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XII. C. Flavius Fimbria (ultimae audaciae homo, Liv. Epit. 82), a furious partisan of Marius, who had played a prominent part in the massacres carried on by Marius and Cinna in 87 B.C. In 86 B.C. he was legatus to the consul L. Valerius Flaccus, whom the Marian party had sent to Asia to carry on the war against Mithridates and wrest the command from Sulla. Fimbria murdered Valerius and succeeded him in the command. Cf. Liv. Epit. 82.83; Mommsen, Rom. Hist. III. pp.306-311. nisi = but, except, is rare except in negative sentences: here quod inter omnes constat = quod nemo negat nisi, etc. Q. Mucius Scaevola, distinguished from the Augur by the title Pontifex Maximus: famous for his legal learning, and noted as a teacher of law, as an advocate, and as a man of the strictest integrity. He was murdered in 82 B.C. as a partisan of the aristocracy: cf. Liv. Ep. 86; Mommsen, Rom. Hist. III. p.336. The orator Crassus says of him (ap. Cic. de Orat. I. 180), Q. Scaevola, homo omnium et disciplina iuris civilis eruditissimus et ingenio prudentiaque acutissimus et oratione maxime limatus atque subtilis, etc. He was one of Cicero's teachers. locus est ut, as in Tusc. 4. § 1. So ut freq. after tempus est. tamen, etiam locus esset; cf. § 8, note on tamen. possunt, could be said. The subjunctive would suit our idiom, the indic. the Latin. Cf. §§ 53, 91, 94, etc. diem dixit; i.e. gave him formal notice that on a certain day he would impeach him before the comitia: cf. Halm's note on pro Mu. 36. It is unlikely that the accusation was actually brought. Accusaturus esset, why he intended to accuse him. vivere, escape with his life. quid . . . accusaturus, what accusation he was about to bring . . .; quid is accusative showing the extent of action of the verb, Roby 1094. Cf. § 145, quid tibi obsto? Livy 1.54, omnia poterat. commode: see § 9, note. ut erat furiosus, like a madman as he was. recepisset, a term belonging to gladiatorial fights. If the people cried recipe ferrum, a conquered gladiator was obliged patiently to receive the death-blow. Fimbria meant that Scaevola ought to have presented his breast like a gladiator to meet the stroke. quo, sc. dicto. quae tantum potuit, literally, which had such power, that he, being assassinated, ruined and crushed all men, i.e. his assasination had that effect. Cicero means that Scaevola's death virtually brought upon the citizens the coming horrors of the civil war, because he, if anyone, was the man to reconcile the hostile parties, and he wished to do so. quos . . . iis do not denote the same individuals; quos = the citizen body generally; ab iis = certain persons in that body. "Because he wished to save the citizen-body, he fell a victim to citizens' fury." per compositionem: cf. 136, componeretur. It is not otherwise known that Scaevola wished to mediate between the Marians and Sulla.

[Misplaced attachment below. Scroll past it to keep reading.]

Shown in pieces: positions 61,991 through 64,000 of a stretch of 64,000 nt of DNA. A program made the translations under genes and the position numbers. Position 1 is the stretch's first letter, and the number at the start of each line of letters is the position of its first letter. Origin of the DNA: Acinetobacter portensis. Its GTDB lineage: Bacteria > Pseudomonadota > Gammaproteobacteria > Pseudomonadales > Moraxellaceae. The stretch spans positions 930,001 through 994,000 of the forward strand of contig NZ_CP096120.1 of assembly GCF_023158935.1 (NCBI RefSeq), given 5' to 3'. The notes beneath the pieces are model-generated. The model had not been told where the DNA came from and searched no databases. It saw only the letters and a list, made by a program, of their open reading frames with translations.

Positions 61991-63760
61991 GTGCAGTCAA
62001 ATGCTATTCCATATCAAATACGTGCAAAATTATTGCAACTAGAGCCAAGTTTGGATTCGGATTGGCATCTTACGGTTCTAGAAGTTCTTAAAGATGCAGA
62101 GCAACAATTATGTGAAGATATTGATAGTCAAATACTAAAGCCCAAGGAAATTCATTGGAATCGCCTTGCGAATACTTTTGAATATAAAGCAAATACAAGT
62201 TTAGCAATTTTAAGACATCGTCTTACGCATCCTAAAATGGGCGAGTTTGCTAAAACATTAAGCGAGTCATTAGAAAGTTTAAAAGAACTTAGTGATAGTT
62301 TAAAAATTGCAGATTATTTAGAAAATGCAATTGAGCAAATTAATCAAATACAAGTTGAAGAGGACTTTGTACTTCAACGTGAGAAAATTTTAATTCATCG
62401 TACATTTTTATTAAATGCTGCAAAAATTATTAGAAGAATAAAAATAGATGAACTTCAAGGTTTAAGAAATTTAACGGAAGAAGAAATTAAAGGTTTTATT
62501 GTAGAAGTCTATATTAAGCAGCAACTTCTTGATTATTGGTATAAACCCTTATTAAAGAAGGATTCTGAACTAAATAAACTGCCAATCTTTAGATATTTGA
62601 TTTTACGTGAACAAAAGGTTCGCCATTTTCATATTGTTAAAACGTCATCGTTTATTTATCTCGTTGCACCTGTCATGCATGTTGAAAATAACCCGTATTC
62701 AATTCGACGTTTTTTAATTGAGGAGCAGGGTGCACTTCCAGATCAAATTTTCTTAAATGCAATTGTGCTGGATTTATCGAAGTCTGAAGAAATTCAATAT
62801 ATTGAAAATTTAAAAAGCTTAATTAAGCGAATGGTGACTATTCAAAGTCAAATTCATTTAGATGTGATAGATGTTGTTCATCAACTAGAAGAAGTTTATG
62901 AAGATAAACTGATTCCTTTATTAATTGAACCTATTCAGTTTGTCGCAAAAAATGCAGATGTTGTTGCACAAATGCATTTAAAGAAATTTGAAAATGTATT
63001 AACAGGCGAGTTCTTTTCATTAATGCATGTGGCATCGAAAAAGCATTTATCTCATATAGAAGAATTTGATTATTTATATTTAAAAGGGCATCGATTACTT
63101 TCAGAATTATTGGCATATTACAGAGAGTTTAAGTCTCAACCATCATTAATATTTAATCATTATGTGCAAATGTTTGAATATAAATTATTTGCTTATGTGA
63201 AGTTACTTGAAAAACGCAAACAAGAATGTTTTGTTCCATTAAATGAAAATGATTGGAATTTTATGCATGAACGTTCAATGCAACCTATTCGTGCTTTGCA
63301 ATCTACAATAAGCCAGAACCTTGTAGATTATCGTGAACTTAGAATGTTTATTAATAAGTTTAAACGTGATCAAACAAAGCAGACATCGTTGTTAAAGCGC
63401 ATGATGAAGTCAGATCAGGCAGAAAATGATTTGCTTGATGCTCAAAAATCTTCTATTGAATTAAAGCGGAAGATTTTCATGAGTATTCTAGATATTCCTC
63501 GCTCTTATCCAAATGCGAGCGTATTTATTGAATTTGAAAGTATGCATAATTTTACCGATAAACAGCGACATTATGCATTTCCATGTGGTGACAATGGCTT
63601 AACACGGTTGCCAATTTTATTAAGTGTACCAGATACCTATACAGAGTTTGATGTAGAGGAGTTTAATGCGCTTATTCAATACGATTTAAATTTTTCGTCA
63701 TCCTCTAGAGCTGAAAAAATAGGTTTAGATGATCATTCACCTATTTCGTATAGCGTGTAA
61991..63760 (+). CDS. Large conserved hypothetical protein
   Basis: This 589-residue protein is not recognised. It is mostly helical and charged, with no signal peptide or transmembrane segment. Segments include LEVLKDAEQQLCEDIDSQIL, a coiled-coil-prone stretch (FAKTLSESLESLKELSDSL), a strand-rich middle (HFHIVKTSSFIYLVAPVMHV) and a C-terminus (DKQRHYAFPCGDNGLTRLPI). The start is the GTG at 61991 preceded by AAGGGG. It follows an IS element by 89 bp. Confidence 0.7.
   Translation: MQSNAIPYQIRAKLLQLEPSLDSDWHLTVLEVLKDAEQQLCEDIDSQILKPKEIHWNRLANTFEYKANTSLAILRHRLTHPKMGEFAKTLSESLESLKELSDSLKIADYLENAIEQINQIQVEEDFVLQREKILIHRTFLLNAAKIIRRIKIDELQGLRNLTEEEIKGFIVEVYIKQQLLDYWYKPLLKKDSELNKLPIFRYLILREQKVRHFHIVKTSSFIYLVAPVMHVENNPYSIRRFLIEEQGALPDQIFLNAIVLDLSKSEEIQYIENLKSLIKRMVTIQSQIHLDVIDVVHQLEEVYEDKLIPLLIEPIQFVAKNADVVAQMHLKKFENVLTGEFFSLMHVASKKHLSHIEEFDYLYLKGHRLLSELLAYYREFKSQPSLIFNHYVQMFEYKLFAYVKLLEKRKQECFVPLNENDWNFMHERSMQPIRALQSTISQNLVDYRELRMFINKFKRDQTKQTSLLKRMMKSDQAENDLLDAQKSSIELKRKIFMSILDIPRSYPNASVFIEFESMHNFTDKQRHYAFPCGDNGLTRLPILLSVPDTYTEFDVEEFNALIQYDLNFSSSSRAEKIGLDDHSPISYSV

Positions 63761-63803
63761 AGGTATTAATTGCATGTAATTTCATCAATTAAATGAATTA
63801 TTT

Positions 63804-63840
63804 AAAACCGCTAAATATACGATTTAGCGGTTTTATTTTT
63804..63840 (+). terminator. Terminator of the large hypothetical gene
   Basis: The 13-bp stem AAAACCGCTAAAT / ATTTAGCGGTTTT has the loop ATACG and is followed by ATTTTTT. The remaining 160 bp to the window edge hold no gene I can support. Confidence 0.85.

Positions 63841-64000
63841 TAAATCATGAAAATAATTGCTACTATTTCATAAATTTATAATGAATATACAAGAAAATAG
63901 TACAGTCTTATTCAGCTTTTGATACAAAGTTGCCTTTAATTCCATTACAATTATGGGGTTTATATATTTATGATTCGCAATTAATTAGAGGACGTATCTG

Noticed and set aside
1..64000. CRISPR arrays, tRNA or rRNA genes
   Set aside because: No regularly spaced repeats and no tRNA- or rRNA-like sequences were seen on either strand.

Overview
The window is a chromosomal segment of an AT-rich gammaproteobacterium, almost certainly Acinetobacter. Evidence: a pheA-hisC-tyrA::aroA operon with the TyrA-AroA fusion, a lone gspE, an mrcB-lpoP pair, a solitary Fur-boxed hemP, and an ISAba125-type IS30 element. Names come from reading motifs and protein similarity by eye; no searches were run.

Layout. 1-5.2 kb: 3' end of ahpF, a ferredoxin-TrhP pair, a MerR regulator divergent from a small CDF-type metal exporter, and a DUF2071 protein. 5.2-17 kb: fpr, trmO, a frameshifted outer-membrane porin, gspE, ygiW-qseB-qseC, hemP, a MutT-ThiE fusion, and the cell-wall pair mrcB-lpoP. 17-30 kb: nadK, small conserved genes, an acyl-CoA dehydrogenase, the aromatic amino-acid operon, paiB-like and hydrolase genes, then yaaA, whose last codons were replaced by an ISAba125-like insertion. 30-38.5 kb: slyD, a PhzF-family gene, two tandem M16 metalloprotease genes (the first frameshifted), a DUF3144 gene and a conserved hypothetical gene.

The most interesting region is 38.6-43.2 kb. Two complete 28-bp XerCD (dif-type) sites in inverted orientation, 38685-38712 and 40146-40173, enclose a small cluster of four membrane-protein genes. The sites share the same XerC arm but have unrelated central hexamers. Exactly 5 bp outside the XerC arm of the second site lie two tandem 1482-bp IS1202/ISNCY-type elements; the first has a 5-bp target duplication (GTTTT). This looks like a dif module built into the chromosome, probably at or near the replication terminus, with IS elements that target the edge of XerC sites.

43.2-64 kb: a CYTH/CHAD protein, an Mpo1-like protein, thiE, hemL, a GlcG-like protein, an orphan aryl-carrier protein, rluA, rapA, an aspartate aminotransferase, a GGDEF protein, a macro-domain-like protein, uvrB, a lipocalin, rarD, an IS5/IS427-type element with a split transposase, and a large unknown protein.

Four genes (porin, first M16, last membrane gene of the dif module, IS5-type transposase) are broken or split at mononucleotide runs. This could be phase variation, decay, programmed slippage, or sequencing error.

estne=is not? Ne=nonne; as in § 66, videtisne, and § 113, itane est? = Is it not so? These are abbreviated forms, the other clause of the question being understood: estne (an non est?) videtisne (an non videtis?). in Scaevola, in the case of Scaevola; cf. de Orat. 3.36, se calcaribus in Ephoro, . . . in Theopompo frenis uti solere. Nam, per deos immortales, quid: cf. ad Q. Fr. 1.1.10, Nam quid ego de Gratidio dicam? Verr. 2. 2. 160, Nam quid ego de Syracusis loquar, etc. In such places nam introduces an additional remark which the speaker wishes to represent as almost too obvious to be mentioned; and it indicates, not the reason of what precedes (as usually), but the reason why what precedes did not iuclude what is now added. Is this to be endured? (I do not say, to be treated as a justifiable charge, requiring a defence); for (nam) what is there in the case that needs a defence? Cf. Long's note on Cic. Lael. § 104. quae . . . contineat, on what the whole case rests. This is described in § 8, sin aliud agitur nihil, etc. quid sequi: cf. § 8, secuti, note. De Invent. 1.22, certum quiddam destinatur auditori, in quo animum debeat habere occupatum.
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